These criminals are the most gifted, the strongest of our entire nation…. Altogether no time has been lost to me if I have come to now not only Russia but the Russian people.
In short he had taken (Frank writes) what can only be called a “leap of faith” into a belief in the moral beauty of the Russian peasantry. He had, by volte-face, become a Slavophile.
Frank entirely rejects Freud’s wellknown diagnosis: “His arrest, the mock execution, and then his imprisonment triggered a masochistic need to submit to the punishment of the Tsar-Father as a means of relieving the unconscious guilt caused by Dostoevsky’s repressed Oedipal desire to commit parricide.” Now, Frank points out, it was from the people the novelist sought absolution. In what we now regard as a chronic pre-disposition, Dostoevsky saw his ideological past as an error: he had been “wrong” and “deserving of punishment” for his early belief in the superiority of the Russian Westerner or indeed in the moral superiority of the socialist ideas of Western Europeans. After the failure of the revolutions of 1848 the great Herzen and many erst-while Westerners of his generation were also disillusioned. (There was only one “revolution” that had meaning for Dostoevsky—as it did for the lifelong Westerner Turgenev—the freeing of the serfs. Once Nicholas II became emperor, that became certain.)
We also see how “the rediscovery of the Russian Christ” naturally led to another “leap,” Dostoevsky’s lasting chauvinism. This was oddly influenced by a poem of Maikov’s: Russia’s historic mission was to put an end to the Muslim domination over the Orthodox Slavs of Eastern Europe. Russian Christianity, Dostoevsky was to suggest in one of the wildest and most threatening moments of his later prophetic journalism, would also liberate the world from corrupt freethinking Europe, which had already prepared its own downfall. The Crimean War had promised much for Russian nationalism; the defeat was to expose the incompetence of the military caste, and was a gift not only to the Slavophiles but to the new radicals of the intelligentsia, with whom both Dostoevsky and Turgenev would have to contend.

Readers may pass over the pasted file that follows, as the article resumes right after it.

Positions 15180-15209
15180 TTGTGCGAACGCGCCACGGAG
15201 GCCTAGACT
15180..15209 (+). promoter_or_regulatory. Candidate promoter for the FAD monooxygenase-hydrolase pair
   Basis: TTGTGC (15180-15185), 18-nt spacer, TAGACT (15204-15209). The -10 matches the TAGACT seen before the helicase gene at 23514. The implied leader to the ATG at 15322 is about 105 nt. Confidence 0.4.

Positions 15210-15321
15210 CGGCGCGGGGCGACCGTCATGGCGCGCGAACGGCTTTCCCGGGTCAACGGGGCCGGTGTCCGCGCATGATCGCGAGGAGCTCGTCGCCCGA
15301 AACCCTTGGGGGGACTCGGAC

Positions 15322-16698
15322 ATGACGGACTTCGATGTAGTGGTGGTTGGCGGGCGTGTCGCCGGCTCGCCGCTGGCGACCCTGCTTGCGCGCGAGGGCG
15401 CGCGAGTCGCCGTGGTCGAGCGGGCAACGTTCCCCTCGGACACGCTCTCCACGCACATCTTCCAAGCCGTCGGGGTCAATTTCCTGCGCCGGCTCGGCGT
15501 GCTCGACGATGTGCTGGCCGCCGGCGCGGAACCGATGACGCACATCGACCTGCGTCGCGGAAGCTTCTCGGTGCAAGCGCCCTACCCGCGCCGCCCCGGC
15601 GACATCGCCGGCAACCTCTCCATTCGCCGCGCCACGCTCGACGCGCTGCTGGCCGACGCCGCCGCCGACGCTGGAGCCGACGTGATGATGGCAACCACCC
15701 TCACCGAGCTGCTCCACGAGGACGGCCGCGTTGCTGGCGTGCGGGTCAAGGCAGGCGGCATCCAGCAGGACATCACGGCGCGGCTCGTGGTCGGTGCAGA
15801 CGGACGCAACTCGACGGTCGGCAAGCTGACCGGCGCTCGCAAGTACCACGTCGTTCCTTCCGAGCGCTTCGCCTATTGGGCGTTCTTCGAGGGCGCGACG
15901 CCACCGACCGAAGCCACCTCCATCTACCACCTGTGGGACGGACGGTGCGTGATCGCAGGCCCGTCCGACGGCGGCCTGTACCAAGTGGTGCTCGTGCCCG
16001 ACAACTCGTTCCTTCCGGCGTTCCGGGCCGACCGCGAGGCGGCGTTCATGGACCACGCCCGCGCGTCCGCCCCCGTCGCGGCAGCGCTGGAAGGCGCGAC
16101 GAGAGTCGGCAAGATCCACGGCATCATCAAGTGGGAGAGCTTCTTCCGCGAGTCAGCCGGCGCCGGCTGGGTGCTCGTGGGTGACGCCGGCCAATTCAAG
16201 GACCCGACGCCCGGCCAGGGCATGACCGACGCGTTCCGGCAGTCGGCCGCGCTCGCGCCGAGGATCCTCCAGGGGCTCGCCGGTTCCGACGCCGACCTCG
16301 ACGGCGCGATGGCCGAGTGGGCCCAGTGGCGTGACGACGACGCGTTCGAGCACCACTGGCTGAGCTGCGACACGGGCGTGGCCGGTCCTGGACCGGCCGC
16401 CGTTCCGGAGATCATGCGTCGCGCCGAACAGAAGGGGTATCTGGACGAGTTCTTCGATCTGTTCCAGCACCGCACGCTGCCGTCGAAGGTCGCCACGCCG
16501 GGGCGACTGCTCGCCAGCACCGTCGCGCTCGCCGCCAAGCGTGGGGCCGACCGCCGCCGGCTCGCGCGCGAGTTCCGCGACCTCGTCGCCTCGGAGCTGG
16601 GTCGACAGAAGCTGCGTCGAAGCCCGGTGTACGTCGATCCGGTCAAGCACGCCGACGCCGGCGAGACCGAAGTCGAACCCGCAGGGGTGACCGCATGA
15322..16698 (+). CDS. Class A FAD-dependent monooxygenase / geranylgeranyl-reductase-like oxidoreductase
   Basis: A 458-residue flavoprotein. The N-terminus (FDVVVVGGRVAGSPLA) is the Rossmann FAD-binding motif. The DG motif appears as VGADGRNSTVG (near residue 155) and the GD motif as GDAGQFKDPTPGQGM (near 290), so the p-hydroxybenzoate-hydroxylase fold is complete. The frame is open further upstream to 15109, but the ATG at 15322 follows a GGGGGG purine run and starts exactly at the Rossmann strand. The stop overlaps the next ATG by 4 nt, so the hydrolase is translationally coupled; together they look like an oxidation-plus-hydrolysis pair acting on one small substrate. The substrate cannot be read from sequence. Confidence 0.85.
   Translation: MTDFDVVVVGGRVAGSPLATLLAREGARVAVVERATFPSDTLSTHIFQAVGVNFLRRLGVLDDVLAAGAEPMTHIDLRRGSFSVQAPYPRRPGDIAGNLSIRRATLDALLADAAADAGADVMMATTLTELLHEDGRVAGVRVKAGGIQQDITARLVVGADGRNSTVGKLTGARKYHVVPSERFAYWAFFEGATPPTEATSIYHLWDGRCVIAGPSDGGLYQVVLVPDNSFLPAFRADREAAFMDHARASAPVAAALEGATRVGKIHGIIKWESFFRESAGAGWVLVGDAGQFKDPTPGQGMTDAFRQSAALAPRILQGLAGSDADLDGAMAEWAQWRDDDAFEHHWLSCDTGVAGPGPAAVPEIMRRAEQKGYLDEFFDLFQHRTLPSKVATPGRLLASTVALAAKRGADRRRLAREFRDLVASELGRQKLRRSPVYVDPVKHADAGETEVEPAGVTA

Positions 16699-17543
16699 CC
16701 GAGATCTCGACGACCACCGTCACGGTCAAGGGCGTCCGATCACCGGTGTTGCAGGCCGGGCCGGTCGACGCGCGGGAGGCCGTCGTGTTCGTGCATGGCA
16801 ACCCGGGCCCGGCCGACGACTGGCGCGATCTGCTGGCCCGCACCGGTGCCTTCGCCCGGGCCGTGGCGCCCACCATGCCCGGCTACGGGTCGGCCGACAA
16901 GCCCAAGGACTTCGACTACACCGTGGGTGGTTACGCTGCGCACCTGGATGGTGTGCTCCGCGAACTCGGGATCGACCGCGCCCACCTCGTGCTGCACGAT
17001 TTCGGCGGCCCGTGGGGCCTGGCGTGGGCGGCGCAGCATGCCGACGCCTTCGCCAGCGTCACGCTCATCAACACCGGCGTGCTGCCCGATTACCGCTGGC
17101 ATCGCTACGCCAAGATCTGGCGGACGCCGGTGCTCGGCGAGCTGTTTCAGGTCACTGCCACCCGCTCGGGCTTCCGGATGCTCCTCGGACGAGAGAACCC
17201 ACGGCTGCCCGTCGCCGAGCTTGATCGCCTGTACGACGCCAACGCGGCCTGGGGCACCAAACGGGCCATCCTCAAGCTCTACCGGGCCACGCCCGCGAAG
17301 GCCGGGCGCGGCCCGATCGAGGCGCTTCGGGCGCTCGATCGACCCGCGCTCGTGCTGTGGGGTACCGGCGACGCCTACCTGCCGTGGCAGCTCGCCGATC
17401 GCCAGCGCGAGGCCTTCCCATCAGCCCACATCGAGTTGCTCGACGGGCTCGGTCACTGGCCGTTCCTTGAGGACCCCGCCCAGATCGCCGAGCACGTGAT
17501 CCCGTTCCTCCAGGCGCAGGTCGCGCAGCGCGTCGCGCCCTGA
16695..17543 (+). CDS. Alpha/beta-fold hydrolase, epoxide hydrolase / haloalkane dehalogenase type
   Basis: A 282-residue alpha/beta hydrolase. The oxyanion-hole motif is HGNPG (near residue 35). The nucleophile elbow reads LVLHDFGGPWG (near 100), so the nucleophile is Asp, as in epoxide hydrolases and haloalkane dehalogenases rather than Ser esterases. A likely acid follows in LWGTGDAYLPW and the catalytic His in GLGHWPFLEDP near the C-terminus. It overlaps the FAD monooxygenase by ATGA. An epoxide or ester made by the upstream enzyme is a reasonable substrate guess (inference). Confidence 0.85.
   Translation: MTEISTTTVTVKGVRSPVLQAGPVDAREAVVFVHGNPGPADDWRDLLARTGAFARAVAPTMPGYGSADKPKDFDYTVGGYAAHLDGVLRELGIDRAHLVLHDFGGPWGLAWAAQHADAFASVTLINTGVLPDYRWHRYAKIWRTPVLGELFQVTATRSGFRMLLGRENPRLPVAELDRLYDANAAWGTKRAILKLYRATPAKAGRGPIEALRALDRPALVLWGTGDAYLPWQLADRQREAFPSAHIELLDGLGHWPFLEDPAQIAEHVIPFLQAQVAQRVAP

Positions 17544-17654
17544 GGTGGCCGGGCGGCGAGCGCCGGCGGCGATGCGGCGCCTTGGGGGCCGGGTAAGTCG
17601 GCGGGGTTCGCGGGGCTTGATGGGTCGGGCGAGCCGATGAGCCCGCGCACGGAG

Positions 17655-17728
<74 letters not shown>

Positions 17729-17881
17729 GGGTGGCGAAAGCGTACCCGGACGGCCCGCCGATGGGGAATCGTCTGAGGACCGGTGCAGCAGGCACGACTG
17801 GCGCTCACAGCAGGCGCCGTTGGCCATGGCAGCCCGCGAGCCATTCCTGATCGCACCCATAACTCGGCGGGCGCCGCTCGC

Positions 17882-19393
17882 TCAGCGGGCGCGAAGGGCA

Dostoevsky’s personal salvation as a prisoner, after his transfer to the army, began with his friendship with the influential young official Baron Wrangel, who had admired Dostoevsky’s novel Poor Folk and who, by chance, had been present at the “mock execution.” The baron understood the pathetic situation of the man who had genius in him. He understood Dostoevsky’s agony in being entirely cut off from the literary world. He was longing to write. Dostoevsky’s mind was stocked not with ideas so much as with the lives of extraordinary people. Desperately he had become passionately involved in a pitiable liaison with a tubercular and unstable married woman whom he blindly married when her alcoholic husband died. The marriage seems to have been not so much a search for happiness as a quest for pity, suffering, and jealousy. (She already had a young lover who seemed a better prospect than the ex-convict.)